Issue:Advantages (if any) of OST for business executives.

Convenor:Fr Brian S. Bainbridge

Participants:Dr Christa Fischer, Antti-Juhani Wihari, Eva P. Svensson, Michael Molenaar, Annette Hartvig Larsen, Gail West, Mona Sandberg, Sven Schmidt, Inge Struck Jorgensen, Kerry Napuk, Marei Kiele.

Summary of the meeting:

CHRISTA: Manager, in an Open Space, has to kneel down and write on the floor, to be part of something less-than-professional in presentation, etc. Not a good thing.

Annette: In an OST, I get to see the world as it really is - real. Very hard, as a manager, to be ready for that : e.g. people's non-readiness for change, economy factors not what I had expected, gap between management and people, then get to understand where to start in change so not to be mistaken as I would otherwise be. KNOWING the truth about where the organization is up to, at all levels. It's painful, but truthful. My starting point is vital.

It is also (Antti-Juhani) a tool to really know this data.

Using inside/outside facilitator matters as you see the situation. Outsiders are sometimes a bit easier. Always start with sponsor/manager presentation(Annette). Body language matters hugely in telling people about integrity.

Managers, generally (Antti-Juhani) already know a great deal about chaos, creativity, flatter organisation structure, etc, sort of. There is already some readiness on these topics.

Looking to goals (Christa) is vital, as managers see it. In a way, that makes it harder to embrace OST. There are 2 worlds, not connected. Need to use OST a tool to make the goals interactive. But hard to sell OST to a CEO.

For many professional people, (Christa), they seek certainty, not openness.

In reality (Eva), OST is far more efficient in allowing larger numbers to gather, - it can help work commitment, working processes, and growth - but it takes management courage to undertake same. OST involves leadership skills which every leader needs to make the organization a living organization. (Antti-Juhani)

The hierarchic patterns are very strong in Asia and will change with great hesitance. (Christa) And they must be part of the pre-work phase.

If people exercise the Law of 2 feet, managers need to reflect on the message involved. The culture impacts on this.

(Gail) We never really understand one another. People act for a specific reason - rent, security, job, fear, etc. Space will only open as far as the CEO allows. Facilitator doesn't actually open the space. It has to benefit the executive in some way. Asians are often more open than others. But they have to feel it is authentic for them and for others. Story of people using 2 feet and walking out of session for a while and then deciding to walk back in. Stunning.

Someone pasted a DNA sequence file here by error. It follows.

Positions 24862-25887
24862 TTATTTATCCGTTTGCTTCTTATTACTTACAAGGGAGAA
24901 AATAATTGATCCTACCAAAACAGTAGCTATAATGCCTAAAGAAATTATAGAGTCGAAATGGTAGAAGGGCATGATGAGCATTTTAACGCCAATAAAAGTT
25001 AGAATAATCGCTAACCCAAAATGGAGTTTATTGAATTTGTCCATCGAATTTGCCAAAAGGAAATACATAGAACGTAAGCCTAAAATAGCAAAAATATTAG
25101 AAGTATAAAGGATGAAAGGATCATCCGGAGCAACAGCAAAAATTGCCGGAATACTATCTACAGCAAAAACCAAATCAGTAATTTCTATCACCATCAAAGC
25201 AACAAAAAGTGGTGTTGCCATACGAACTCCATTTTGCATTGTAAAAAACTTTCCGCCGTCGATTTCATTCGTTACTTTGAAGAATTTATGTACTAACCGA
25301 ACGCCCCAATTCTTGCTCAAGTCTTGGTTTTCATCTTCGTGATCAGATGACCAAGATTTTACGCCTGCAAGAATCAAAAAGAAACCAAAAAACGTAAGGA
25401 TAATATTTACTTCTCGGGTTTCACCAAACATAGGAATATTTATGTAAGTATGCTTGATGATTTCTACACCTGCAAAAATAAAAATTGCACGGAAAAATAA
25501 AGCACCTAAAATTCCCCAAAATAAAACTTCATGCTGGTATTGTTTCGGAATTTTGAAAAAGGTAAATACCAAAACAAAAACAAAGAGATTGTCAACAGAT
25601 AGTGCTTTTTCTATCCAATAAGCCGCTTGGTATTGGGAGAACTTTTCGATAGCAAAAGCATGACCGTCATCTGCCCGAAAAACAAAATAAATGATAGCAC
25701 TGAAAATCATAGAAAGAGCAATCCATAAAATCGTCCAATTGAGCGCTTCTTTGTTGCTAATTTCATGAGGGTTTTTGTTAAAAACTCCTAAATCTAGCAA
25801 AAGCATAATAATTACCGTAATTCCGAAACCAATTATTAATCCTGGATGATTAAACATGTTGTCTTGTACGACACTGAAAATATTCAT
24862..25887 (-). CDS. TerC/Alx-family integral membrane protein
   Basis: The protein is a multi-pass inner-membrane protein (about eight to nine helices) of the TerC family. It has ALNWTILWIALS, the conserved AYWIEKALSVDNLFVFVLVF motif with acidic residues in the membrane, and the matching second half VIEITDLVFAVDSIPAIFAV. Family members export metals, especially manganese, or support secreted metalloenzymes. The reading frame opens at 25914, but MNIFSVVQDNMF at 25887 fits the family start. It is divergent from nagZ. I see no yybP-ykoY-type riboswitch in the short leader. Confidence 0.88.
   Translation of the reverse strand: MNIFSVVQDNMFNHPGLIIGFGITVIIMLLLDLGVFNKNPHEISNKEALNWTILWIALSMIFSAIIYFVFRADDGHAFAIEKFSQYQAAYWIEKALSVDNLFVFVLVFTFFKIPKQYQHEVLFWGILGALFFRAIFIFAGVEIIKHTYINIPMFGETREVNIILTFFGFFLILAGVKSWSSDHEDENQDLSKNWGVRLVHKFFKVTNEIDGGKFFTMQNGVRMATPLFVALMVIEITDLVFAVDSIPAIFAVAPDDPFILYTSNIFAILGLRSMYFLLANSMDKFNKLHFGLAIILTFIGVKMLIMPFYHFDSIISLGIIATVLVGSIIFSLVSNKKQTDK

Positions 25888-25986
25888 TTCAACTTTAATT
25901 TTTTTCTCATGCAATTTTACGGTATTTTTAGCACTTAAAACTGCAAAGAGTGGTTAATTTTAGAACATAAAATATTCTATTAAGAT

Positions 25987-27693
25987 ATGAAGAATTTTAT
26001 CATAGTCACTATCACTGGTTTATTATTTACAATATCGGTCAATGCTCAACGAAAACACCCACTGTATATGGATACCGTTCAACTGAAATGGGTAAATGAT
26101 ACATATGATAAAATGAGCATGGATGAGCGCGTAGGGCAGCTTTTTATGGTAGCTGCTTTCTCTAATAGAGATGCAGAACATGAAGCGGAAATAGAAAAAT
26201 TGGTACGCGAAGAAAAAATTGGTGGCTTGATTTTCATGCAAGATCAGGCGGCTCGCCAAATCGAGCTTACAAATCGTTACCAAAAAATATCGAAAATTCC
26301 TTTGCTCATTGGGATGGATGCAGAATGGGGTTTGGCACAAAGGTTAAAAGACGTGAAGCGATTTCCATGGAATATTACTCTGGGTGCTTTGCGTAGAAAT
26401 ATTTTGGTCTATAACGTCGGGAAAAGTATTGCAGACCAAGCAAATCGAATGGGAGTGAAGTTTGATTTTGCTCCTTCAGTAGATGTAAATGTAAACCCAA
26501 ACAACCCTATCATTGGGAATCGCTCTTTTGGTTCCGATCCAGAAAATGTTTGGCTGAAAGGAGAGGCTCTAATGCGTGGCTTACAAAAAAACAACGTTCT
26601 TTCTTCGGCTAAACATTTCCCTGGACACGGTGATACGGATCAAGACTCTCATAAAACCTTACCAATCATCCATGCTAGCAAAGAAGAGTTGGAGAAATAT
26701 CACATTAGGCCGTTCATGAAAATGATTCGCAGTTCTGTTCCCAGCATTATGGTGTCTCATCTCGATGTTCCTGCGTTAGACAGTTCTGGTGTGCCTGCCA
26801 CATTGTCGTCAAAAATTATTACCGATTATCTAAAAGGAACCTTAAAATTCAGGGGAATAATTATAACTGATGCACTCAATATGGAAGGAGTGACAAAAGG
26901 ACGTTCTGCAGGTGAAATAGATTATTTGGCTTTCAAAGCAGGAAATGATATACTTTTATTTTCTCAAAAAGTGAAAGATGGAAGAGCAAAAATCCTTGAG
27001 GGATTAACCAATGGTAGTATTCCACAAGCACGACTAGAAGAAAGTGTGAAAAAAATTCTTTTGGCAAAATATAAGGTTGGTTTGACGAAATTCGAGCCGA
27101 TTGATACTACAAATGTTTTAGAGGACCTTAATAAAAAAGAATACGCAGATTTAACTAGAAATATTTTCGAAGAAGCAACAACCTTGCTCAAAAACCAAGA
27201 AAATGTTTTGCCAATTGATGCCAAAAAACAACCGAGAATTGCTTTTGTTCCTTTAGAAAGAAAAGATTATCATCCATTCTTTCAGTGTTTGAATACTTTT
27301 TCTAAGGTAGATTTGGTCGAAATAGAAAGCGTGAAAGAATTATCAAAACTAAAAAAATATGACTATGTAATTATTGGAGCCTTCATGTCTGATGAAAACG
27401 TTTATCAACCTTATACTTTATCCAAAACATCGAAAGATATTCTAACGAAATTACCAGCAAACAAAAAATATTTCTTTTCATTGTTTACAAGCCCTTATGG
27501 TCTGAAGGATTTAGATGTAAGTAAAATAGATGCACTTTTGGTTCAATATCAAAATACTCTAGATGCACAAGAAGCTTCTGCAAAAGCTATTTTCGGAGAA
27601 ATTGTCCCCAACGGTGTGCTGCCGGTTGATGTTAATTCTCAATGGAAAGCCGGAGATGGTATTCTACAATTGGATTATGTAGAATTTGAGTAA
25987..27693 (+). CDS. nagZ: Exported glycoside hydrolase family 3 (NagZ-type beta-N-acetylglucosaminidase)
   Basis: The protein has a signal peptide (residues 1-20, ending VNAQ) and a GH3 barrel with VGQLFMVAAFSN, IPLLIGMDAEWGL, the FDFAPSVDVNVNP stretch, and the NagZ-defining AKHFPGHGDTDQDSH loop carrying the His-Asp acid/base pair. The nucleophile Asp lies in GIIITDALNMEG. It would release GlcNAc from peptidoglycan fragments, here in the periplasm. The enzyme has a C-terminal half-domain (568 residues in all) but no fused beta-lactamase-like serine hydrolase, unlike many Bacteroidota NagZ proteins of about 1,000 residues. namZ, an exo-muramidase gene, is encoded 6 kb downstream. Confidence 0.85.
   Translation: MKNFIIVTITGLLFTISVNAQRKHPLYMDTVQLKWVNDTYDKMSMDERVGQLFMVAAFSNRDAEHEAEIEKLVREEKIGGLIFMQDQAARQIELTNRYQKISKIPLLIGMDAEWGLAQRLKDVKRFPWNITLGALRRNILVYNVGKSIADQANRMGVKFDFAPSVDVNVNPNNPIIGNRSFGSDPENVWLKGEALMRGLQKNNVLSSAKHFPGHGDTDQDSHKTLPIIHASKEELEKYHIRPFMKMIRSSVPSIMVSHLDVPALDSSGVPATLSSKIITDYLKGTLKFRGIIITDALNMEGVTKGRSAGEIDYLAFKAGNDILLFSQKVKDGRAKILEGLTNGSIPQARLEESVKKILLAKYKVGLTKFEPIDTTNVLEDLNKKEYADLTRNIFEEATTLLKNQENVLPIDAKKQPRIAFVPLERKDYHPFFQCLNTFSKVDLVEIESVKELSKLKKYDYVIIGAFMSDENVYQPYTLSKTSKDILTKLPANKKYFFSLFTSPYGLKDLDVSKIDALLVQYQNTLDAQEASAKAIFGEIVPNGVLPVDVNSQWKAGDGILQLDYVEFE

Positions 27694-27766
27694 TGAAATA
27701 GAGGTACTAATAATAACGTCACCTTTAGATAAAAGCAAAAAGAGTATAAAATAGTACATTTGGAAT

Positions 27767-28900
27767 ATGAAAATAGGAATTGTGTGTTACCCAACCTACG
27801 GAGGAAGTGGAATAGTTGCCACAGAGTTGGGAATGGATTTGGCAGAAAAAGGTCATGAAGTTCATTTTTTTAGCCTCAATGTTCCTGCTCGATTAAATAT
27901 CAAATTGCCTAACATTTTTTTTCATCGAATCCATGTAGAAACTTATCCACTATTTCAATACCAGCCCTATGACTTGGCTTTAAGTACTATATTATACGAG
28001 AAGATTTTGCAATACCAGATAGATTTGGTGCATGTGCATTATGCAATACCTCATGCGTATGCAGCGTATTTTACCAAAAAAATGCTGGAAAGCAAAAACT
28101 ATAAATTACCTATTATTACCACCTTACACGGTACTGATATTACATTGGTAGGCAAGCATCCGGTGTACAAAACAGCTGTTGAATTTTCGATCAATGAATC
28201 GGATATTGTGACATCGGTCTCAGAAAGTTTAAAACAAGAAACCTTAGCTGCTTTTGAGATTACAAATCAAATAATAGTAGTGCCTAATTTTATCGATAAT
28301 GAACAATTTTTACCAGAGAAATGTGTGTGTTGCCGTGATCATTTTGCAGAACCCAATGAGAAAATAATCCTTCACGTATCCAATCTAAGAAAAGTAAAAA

(Eva) The theme has to be safe enough for the Manager to cope with. And the invitation has to clear and real.

OST is actually very structured, not just a free-wheeling anarchy. Need to establish this in the Manager's mind.

(Eva) Marketing isn't seen by most OST people as a valid approach - but there is something to be done here. It's really not that consistent with self-managing, perhaps.

We have solutions (Kerry) but corporates look at things a bi differently

Spirit seems OK with Asians.

(Kerry) we can help get silos broken down with a minimum of fuss, and we can help in times of pre-acquisition to get a clear snapshot of how the other organization is going. Results are available, real, and measurable in this field.

Follow up:

Online Comments:

Bumblebeeing between reports, I see relations between this topic and many others that have been discussed today, but mainly with /PreWorkFase, /DoingOSTDifferently and others. From that viewpoint and my own experience I can see a lot of Advantages in OST for Business Executives. The advantage they normally recognize is when their company is in a profound crisis and they have tried many other solutions that didn't work. The one that they are begining to understand more and more is that they are always one step from a profound crisis... This means that many executives have already understood (or are begining to understand) that they must "give up control" and give up "formality" and become more real "leaders" of their businesses, establishing a close and human relationship with all the staff and other stakeholders.

And what if the CEO doesn't understand this yet? First, I would suspect the business will bankrupt in a while. And, second, we are not obliged to work with every CEO... In the first session quoted above, Tova said "OST is like swimming, you don't know what it really is until you have jumped into the water". CEOs that don't understand that they will make a much more human connection with the staff if they are able to swim with the employees in the "company swimming pool", or if they think that it is not "a good think" to "kneel down" and make something "less than professional", I suppose that they are not yet prepared for OST... And also not for the world we are living in... I don't kow no one that can be "elegant" while "riding the tiger"-- ArturSilva

Earlier this year, some of us posted our notes on OST and business at GlobalChicago:OpenSpaceTech/TheBusinessCase


G'day all. I appreciate your posting the topic, Brian, and the sheer wisdom which has emerged from this conversation.

The 'giving up of formality' seems to me to be a key element here. For one of the people with whom I have been working over the past year - who is currently a CEO in a not-for-profit sector but was previously in the corporate world - has noted that 'informal communications' in an organization makes it 'all happen.' My 'take' is to bring this idea to executives' attention by illustrating the notion with relevant stories - and an offer to provide an opportunity to have a dip/swim to experience the process. --AlanStewart